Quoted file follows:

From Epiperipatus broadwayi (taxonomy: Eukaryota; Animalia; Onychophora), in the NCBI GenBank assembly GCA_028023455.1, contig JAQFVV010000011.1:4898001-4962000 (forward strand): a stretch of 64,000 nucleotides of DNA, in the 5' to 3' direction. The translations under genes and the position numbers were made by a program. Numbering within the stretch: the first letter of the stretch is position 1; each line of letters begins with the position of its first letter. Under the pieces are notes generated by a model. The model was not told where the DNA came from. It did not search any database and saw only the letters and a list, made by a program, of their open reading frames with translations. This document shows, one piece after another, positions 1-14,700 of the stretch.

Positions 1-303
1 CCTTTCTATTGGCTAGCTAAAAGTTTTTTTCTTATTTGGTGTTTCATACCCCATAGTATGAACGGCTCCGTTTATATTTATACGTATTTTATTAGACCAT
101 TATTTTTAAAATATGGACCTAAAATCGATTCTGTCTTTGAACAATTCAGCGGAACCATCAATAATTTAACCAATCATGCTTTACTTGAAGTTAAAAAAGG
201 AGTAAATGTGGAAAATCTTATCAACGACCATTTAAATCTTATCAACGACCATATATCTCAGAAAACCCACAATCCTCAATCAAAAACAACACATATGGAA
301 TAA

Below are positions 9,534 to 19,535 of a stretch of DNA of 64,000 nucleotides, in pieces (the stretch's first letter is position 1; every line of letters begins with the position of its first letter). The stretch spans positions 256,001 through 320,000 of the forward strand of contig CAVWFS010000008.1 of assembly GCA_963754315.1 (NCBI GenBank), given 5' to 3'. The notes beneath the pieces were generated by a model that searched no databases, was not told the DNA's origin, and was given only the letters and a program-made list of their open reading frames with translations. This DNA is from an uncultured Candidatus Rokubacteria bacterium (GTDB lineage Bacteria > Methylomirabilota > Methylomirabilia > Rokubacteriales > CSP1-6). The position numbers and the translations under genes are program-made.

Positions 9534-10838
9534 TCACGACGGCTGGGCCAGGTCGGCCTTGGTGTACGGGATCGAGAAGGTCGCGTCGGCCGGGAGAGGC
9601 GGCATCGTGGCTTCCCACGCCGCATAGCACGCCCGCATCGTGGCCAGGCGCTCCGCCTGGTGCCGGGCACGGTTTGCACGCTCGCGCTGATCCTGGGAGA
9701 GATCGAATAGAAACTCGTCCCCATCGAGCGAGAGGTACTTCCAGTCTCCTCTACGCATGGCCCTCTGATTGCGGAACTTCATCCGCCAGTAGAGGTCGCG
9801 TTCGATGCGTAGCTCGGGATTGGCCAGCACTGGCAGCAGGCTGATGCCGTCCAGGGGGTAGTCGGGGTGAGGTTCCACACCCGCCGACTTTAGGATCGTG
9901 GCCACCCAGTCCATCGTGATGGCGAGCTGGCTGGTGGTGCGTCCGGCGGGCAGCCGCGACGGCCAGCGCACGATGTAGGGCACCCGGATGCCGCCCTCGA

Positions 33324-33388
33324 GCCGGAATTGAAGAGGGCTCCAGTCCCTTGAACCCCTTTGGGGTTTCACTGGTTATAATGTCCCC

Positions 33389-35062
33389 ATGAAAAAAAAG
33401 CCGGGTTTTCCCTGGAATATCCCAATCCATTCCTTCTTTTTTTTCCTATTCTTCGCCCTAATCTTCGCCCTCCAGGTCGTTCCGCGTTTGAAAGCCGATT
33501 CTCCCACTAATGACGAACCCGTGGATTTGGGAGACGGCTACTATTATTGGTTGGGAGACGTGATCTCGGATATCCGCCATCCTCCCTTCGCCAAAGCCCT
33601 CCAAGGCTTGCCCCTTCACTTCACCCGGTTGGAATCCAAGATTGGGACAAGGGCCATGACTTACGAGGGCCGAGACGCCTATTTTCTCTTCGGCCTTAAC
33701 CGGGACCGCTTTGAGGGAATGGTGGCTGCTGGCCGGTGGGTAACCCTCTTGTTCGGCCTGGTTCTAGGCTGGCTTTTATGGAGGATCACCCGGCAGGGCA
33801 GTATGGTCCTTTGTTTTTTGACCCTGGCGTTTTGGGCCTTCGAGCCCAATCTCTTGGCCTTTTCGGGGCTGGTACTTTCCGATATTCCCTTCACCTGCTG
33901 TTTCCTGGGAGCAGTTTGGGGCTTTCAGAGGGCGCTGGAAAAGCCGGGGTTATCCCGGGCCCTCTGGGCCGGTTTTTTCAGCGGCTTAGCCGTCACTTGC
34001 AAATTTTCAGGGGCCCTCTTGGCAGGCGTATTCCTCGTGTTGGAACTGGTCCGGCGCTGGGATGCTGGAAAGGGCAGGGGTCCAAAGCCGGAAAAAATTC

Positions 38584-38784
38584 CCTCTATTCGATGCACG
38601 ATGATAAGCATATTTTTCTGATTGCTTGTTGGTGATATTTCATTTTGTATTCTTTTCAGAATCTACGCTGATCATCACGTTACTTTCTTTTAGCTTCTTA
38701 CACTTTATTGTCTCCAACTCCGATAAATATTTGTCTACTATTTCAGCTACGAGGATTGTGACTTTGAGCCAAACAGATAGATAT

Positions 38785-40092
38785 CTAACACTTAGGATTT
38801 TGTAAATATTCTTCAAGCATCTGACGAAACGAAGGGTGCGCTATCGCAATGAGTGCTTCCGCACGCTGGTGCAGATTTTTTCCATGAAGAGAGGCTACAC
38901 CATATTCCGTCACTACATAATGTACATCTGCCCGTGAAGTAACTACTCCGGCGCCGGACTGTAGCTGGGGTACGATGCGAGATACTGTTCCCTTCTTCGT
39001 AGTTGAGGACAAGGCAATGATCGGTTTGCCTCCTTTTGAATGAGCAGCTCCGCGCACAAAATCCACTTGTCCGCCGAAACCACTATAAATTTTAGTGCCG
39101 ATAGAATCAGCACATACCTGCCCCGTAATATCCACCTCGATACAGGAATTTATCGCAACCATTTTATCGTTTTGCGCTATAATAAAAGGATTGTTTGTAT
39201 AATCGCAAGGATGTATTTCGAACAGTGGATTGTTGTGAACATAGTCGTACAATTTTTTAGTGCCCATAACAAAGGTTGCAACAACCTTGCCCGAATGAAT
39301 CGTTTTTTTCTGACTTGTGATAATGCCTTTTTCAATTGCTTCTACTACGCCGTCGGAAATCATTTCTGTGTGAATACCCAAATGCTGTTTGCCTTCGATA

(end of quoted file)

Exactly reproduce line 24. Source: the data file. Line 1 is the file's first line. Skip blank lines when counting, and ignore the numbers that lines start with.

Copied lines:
34001 AAATTTTCAGGGGCCCTCTTGGCAGGCGTATTCCTCGTGTTGGAACTGGTCCGGCGCTGGGATGCTGGAAAGGGCAGGGGTCCAAAGCCGGAAAAAATTC